January 21, 2018

DRBC Receives Petition Asserting It Has Jurisdiction Over Pipelines

PA Environment Digest, Sept. 14, 2012

The Delaware River Basin Commission was served with a formal petition Wednesday asserting the regulatory body has an obligation to exercise its jurisdiction over the proliferation of pipelines being constructed and proposed within the boundaries of the Delaware River watershed.

According to the petition, pipelines are a significant source of waterway degradation and, according to the Delaware River Basin Compact and DRBC’s Rules of Practice and Procedure, are subject to DRBC jurisdiction, docketing and oversight.

The petition was served during the public comment period of the September 12 DRBC public meeting by Maya van Rossum, the Delaware Riverkeeper, on behalf of the membership organization the Delaware Riverkeeper Network.

“Pipelines that have been installed have already proven our point, that installation of pipelines, individually and collectively, is a hazard for the Delaware River, its streams, communities and ecosystems. With nearly a dozen new pipelines or expansions proposed to cross within the watershed boundaries in order to serve the shale gas drilling industry, we are on the cusp of a new and yet-to-be-recognized environmental hazard for our communities,” says Maya van Rossum, the Delaware Riverkeeper.

“The level of land disturbance and in-water construction the pipelines will require, the volumes of methane that pipelines are known to leak, the noisy and polluting air compressor stations pipelines bring, and the many dozens of violations recent pipelines have imposed on our environment and communities, have raised a red flag of concern for citizens and legislators alike,” van Rossum added.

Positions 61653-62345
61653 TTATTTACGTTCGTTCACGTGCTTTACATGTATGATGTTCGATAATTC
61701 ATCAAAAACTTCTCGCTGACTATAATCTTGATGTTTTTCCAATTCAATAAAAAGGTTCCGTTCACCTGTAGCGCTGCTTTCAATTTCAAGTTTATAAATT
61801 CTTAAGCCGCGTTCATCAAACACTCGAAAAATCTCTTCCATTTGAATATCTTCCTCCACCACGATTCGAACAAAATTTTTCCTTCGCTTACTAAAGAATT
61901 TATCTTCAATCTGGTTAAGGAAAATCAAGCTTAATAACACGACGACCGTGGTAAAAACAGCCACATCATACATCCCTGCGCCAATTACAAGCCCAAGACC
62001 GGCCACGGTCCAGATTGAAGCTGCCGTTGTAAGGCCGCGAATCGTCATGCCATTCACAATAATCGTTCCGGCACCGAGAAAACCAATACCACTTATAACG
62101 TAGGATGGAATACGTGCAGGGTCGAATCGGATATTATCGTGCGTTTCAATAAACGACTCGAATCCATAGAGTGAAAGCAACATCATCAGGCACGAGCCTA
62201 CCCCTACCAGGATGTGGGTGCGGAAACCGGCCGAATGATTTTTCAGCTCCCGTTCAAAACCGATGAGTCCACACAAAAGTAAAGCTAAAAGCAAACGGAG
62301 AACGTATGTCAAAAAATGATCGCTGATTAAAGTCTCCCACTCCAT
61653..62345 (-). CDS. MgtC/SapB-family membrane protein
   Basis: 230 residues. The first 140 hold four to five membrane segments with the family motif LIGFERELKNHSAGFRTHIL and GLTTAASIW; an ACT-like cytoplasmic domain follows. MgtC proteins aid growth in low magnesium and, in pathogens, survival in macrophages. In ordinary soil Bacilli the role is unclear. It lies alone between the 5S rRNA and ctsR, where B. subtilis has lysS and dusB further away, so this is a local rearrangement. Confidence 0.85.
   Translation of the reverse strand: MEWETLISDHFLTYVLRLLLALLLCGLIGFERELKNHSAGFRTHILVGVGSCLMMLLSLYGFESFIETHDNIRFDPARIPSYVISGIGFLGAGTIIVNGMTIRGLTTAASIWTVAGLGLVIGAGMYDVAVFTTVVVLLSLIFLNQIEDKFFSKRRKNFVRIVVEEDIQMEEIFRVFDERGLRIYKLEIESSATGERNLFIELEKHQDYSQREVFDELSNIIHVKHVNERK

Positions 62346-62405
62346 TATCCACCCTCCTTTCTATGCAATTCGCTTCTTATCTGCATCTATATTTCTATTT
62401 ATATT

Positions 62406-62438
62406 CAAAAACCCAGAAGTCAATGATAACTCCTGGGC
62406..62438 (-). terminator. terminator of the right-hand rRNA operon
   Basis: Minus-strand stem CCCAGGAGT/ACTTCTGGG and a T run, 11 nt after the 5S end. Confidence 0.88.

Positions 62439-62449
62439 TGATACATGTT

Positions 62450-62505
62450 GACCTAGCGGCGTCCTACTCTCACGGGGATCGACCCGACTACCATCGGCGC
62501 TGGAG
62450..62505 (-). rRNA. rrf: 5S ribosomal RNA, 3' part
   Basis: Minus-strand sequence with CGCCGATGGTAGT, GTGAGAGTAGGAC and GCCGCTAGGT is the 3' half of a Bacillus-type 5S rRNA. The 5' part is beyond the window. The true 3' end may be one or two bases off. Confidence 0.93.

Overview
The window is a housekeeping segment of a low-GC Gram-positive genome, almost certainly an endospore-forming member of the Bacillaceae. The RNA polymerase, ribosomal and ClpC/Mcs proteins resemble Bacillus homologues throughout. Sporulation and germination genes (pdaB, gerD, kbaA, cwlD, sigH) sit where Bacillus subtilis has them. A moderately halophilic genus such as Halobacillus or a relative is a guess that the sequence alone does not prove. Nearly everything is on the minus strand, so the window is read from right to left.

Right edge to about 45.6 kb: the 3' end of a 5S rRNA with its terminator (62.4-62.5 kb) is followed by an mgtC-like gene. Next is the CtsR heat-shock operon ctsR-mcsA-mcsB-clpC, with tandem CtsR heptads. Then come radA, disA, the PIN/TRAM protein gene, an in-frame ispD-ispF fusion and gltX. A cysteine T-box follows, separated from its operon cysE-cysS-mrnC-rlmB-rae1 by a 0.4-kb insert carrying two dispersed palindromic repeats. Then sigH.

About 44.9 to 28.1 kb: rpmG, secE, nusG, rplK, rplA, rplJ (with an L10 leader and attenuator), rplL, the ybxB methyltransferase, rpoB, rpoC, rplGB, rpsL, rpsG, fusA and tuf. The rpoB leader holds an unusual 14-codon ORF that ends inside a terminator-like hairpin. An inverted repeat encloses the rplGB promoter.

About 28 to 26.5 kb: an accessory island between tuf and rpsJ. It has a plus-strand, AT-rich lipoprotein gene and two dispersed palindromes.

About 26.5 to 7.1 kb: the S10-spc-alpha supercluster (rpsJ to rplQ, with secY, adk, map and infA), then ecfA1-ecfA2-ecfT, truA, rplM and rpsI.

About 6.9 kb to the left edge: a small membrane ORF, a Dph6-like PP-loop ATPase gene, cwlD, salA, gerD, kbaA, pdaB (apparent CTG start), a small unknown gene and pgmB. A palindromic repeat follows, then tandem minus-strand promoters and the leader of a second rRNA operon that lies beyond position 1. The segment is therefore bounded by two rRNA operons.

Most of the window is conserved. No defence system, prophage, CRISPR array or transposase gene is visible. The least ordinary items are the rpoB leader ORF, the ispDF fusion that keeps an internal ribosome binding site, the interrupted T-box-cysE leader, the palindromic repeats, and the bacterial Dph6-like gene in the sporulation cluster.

Jane Davenport, Senior Attorney for the Delaware Riverkeeper Network, points out: “That the Commission has thus far refused to take jurisdiction over pipeline projects involving dozens of wetlands and stream crossings while reviewing relatively minor water withdrawals for pipeline testing is like an emergency room doctor focusing on bandaging a patient’s stubbed toe rather than preventing his imminent heart attack. The Commission must review the individual and cumulative impacts of these massive projects on the front end, before they irreversibly degrade our forests and streams.”

Before the July DRBC meeting, thirteen state legislators, the Pike County Commissioners, and thirty-two organizations including the Delaware Riverkeeper Network wrote letters urging the DRBC to exercise jurisdiction over pipelines.

According to the petition, DRBC is obliged to exercise its jurisdiction and require DRBC approval for any and all pipelines passing through the watershed. The Delaware River Basin Compact, which provides for the mission and mandates of the DRBC, obligates the Commission to review all projects with substantial effects on the water resources of the Basin for consistency with their Comprehensive Plan.

“The level of land disturbance, and the invasiveness of the tributary and wetland crossings associated with these pipelines are significant and would most certainly have an impact on the water resources of the Delaware River Basin. There are no limitations or exceptions within the DRBC Compact or its Rules of Practice or Procedure that would exempt pipelines from DRBC jurisdiction,” van Rossum says.

Furthermore, according to the petition, pipelines proposed and in general, individually and cumulatively:

— Will include “significant disturbance of ground cover affecting water resources;”

— Have already been referred to the DRBC by the National Park Service for action under the Rules of Practice and Procedure;

— Will affect reaches of the Delaware River designated as Special Protection Waters, which, according to DRBC regulations, cannot be degraded; and

— Could “pass in, on, under, or across … recreation project areas as designated in the Comprehensive Plan” of the DRBC such as the Delaware Water Gap National Recreation Area.